The Garden of Eating: A Produce-Dominated Diet & Cookbook by Rachel Albert-Matesz and Don Matesz presents evidence for a diet of vegetables, fruits, and pasture-fed animal products. Provides a practical plan and 250 delicious, family-friendly, grain- and dairy-free recipes. Buy from the author's page The Garden of Eating. Rachel's blog The Healthy Cooking Coach. The cookbook maintains a perfect rating at Amazon.
I made the dinner rolls today and the recipe worked great. I lightly greased a muffin pan, used a scant half cup of batter for each roll, baked for 15-18 minutes and they are perfect for holiday dinners. My yeild was 13 rolls. Good thing there was extra, because I ate one hot from the oven. I also used coconut vinegar and coconut nectar instead of apple cider vinegar and honey. Yum, Yum, Yum https://www.youtube.com/watch?v=SLoukoBs8TE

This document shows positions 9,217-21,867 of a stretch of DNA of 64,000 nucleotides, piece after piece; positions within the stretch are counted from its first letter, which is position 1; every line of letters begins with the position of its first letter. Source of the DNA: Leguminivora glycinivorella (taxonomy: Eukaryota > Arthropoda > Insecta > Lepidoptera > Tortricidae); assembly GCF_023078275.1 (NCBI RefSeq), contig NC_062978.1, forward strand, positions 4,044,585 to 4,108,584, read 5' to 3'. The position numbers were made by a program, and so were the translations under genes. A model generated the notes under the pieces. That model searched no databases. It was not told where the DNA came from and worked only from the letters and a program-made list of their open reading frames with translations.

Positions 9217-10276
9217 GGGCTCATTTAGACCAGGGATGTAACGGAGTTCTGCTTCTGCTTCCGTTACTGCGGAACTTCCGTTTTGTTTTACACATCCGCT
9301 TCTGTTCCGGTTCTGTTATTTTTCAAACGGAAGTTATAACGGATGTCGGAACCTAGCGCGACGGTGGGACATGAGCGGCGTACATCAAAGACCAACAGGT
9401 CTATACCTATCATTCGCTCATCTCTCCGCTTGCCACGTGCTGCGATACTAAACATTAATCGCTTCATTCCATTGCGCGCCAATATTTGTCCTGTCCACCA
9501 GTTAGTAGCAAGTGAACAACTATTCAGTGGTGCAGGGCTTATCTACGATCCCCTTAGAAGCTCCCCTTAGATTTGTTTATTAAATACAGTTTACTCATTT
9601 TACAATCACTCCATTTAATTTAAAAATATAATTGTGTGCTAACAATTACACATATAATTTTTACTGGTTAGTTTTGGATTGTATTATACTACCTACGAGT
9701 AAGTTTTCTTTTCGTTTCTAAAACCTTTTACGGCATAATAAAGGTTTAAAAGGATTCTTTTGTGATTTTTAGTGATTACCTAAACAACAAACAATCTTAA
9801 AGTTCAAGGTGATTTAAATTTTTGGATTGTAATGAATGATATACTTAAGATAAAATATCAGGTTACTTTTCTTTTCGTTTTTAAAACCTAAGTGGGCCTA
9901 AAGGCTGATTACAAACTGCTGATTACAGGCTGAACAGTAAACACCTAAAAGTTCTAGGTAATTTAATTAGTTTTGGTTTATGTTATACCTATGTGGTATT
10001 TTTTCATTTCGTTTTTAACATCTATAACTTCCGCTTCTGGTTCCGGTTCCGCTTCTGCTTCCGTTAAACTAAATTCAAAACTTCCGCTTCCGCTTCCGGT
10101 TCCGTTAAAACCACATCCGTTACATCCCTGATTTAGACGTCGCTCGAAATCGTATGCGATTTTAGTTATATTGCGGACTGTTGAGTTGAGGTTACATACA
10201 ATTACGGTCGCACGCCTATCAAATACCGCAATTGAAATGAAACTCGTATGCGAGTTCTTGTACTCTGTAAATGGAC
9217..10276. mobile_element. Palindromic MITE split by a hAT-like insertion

In general, the paleo diet involves eating nutrient-rich real foods, such as meat, fish, nuts, eggs, vegetables, and fruits. It’s best to choose grass-fed and pasture-raised meats, and organic produce whenever possible. The paleo lifestyle removes refined sugars, grains, legumes, dairy, and unhealthy fats and oils from your diet, as well as highly processed foods. (Read more about the paleo diet on HealthLine and EatingWell.)
I went to buy Xanthan gum at a store in my little town and it was like $17! I wasn’t paying that much, so I made it without but I will be ordering some online. I followed your directions exactly (minus Xanthan) and used Swerve for the sweetener. I couldn’t wait for it to cool so I had a piece right after it came out of the oven, it was delicious! I find it a tad sweet for bread, but that’s ok I’ll just cut back on the sweetener if I want to eat it for a sandwich..all sweeteners are a little different. It had a beautiful crust on it and was a tiny bit crumbly, almost reminds me more of muffin texture, I’m thinking maybe the Xanthan will give it more of a chewy bread texture? https://www.youtube.com/watch?v=dAR9kTenQyE